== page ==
I have extensive experience as a teaching assistant at the University of Rochester in a variety of courses. I have also developed and taught my own courses on American politics and game theory. I have either taught, assisted, or prepared course materials for the following classes:
(TA (with Valeria Sinclair-Chapman), Spring 2012; Instructor, Summer 2012, 2013)
This course will introduce students to the foundations of American government and institutional design using the tools of rational choice theory. Students will examine important political institutions and the linkage mechanisms that connect institutions, political actors, and American citizens. This course is appropriate for majors and non-majors with an interest in understanding how and why the American political system works as it does and avenues for possible reform. Students will be graded on two midterms, a final exam, and short writing assignments.
(TA (with Konstantinos Matakos), Spring 2013; Instructor, Summer 2011)
Game theory is a systematic study of strategic situations. It is a theory that helps us analyze economic and political strategic issues, such as behavior of individuals in a group, competition among firms in a market, platform choices of political candidates, and so on. We will develop the basic concepts and results of game theory, including simultaneous and sequential move games, repeated games and games with incomplete information. The objective of the course is to enable the student to analyze strategic situations on his/her own. The emphasis of the course is on theoretical aspects of strategic behavior, so familiarity with mathematical formalism is desirable.
(TA (with Michael Peress), Spring 2009, Fall 2010, Fall 2011, Fall 2012)
This course offers an introduction to the understanding of politics through data analysis, with particular emphasis on surveys of the mass public. We will study selecting a sample, designing and conducting a survey, interpreting the results of a survey, correcting for bias in a survey, and measuring the accuracy of a survey. During the semester, we will pay special attention to the accuracy of public opinion polling preceding the 2008 and 2012 primary and Presidential elections.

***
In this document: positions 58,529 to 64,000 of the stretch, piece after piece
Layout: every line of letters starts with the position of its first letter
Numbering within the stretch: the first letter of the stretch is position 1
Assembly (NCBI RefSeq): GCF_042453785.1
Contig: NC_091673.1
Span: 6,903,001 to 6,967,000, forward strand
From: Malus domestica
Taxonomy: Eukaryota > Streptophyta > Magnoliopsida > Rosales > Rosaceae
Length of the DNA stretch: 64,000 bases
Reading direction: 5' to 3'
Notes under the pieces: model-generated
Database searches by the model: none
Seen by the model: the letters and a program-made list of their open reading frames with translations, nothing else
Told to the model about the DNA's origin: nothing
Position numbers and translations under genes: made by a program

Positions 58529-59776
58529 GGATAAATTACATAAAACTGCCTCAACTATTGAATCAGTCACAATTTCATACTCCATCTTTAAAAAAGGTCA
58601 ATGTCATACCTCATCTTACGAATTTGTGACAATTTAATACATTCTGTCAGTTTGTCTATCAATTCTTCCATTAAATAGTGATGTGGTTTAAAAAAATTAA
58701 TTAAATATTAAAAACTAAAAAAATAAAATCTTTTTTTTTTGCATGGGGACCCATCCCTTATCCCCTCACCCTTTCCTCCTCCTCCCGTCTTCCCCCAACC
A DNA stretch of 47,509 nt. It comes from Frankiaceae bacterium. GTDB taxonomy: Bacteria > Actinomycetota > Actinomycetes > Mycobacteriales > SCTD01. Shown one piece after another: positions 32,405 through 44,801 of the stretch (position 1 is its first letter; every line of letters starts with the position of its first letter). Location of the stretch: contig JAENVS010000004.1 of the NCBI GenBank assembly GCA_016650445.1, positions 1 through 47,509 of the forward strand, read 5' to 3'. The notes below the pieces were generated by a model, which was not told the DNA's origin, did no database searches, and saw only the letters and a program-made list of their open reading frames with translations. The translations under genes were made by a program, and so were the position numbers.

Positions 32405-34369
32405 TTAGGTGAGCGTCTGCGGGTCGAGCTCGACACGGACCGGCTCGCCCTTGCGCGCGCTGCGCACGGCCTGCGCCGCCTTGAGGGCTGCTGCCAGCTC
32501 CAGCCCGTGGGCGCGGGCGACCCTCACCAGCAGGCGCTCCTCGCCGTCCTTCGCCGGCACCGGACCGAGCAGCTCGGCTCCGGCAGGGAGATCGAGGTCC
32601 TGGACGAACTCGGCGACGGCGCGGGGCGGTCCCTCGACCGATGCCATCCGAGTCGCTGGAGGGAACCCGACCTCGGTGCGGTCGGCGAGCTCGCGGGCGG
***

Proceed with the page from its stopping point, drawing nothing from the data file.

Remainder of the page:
This course offers an overview of the legislative branch of the United States government. We will discuss the electoral process, the nature of representation, legislative organization, the committee system, floor procedure, congressional parties, and inter-branch relations. We will also examine theories of lawmaking and the impact of institutional and electoral rules on legislative behavior and outcomes. The course is structured around a semester-long simulation of the policymaking process.
This course introduces the major topics and theoretical perspectives in the study of the U.S. presidency. Topics include rationales for and effects of separation of powers, the presidency in comparative perspective, the nature and origin of the president's influence on policy, the president's role in lawmaking and the veto, presidential management of the executive branch, war powers and the president's role in national security. The course is structured around a semester-long simulation of the policymaking process.
(TA, (with David Primo) Fall 2009)
This course is designed to introduce the issues that concern political scientists (especially) and economists about interest groups in American politics. The goal of the course is to provide a better substantive understanding of interest groups specifically and the political system more generally. Foci include the historical development of the interest group system, the nonmarket environment for businesses, the formation of organizations, the relationship between associations and formal political institutions, money and politics, and policy-specific case studies.
In this course we study the events and repercussions of the most recent elections and the issue dynamics shaping the next set of elections. We consider how electoral rules in the United States, such as the presidential Electoral College and the single member plurality elections used in congressional elections, affect the choices candidates make to win office. Additionally, we identify how these rules advantage or disadvantage various types of candidates. Some issues, such as party polarization and campaign finance reform are generally in the news and of thus of continuing interest. However, new issues will inevitably arise and we will discuss these as they come up over the course of the semester.
(RA, (with Curt Signorino) Fall 2012)
In this course, we will examine the linear regression model, its variants, and the basics of maximum likelihood estimation. The linear model is a natural starting point for understanding regression models in general, inferences based on them, and problems with our inferences due to data issues or to model misspecification. However, the classical linear regression model is inappropriate for many of the most interesting problems in political science. Thus, following discussion of the linear regression model, students will learn methods to analyze other models of interest using MLE. These other models may include event counts, durations, censoring, truncation, selection, multinomial ordered/unordered categories, strategic choices, and time series, depending on time and student interest. A major goal of the course will be to teach students how to code in R and develop new models and techniques for analyzing issues they encounter in their own research. Note: This course may be split and expanded into a two course sequence.